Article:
“In my home state of Kansas, we are proud of our aviation history, which continues to thrive today. Kansas astronaut Nick Hague is currently stationed on board the International Space Station.

“As we all know, Nick persevered through last October’s launch that didn’t go as planned and forced him to make an emergency landing. I’m proud to say that Nick strapped back in at his very next opportunity and successfully made it to the International Space Station in March. I would also like to congratulate Nick on completing the first spacewalk of his career.

“Also, Wichita, Kansas, is celebrating over 100 years of history in aviation, and the quarter-million aircraft it has produced – more than any other city around the world.

“I enjoyed hosting you last year in Wichita at the National Institute for Aviation Research to see the crucial and innovative role that this facility plays in aeronautics materials research.

“Looking to the future, NASA’s experimental aircraft and research efforts are helping integrate unmanned aircraft into the nation’s airspace. These efforts hold the potential to further grow our economy. NASA is synonymous with “innovation” and “inspiration,” and is one of the most-recognized federal agencies because of its many great achievements and its bold vision.

“Administrator Bridenstine, we both agree on the important role NASA plays in inspiring students – the engineers, mathematicians, scientists and innovators of tomorrow.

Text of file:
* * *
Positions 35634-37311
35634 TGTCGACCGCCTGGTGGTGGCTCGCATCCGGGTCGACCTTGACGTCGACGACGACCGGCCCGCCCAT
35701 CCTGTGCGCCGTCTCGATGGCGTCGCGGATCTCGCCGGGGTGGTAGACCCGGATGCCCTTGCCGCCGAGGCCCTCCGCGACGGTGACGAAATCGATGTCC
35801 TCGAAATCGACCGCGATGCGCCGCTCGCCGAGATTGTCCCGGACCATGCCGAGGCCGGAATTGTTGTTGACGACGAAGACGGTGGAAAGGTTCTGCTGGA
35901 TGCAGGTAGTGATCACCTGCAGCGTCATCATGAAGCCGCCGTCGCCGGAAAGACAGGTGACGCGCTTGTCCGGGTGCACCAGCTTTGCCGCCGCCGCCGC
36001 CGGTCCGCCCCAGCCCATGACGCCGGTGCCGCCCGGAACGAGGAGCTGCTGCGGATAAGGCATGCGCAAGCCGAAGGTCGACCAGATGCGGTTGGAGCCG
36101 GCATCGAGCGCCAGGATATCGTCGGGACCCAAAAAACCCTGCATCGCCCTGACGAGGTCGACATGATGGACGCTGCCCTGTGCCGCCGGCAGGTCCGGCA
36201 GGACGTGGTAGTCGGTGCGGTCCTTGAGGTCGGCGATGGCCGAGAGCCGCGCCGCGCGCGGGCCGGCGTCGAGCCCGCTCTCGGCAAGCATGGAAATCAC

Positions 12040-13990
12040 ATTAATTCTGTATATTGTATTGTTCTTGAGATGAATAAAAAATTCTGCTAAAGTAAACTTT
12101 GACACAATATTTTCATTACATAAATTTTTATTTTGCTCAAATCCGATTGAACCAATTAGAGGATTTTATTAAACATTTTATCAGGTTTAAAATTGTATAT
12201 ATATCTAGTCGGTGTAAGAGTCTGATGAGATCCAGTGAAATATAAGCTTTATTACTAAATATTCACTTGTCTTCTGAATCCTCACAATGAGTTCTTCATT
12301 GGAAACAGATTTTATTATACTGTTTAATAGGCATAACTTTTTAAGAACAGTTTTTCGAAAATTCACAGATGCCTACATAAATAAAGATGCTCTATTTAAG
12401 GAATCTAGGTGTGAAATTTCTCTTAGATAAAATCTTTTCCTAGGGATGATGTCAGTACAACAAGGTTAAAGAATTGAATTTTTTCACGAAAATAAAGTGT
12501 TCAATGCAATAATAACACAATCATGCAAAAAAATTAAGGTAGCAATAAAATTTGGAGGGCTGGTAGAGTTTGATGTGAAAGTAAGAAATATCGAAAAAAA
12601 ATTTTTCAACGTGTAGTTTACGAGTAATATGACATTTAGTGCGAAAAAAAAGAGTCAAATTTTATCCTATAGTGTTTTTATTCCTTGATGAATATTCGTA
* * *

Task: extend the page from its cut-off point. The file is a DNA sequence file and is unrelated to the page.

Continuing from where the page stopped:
“I know I’ve shared this previously, but during your visit to Wichita last year, we inspired a young high school student at our STEM event to act on his childhood dream of landing on Mars. That inspiration led to him applying for an internship with NASA this summer.

“Stories like this highlight the importance of making certain we have great minds and ambitious young leaders to help us achieve our goals in space far into the future – and NASA’s STEM education, internship and career pipelines help get them there.  

“Unfortunately, this budget again sidelines the very programs at NASA that benefit involvement in STEM education from students in kindergarten to graduate students, and everything in-between. 

“NASA education activities such as Space Grant, EPSCoR, and the Minority University Research Program have broad bipartisan support, particularly on this Committee. Rather than eliminating these opportunities, NASA should find more ways to encourage our future leaders.

“This committee has long worked together with NASA to facilitate exciting discoveries, develop cutting edge technologies and explore the universe. I thank you for coming today, Administrator Bridenstine, and look forward to working with you to ensure NASA has the resources it needs to carry out its important mission and responsibilities.

“I now would like to recognize the Ranking Member, Senator Shaheen, for any opening remarks.”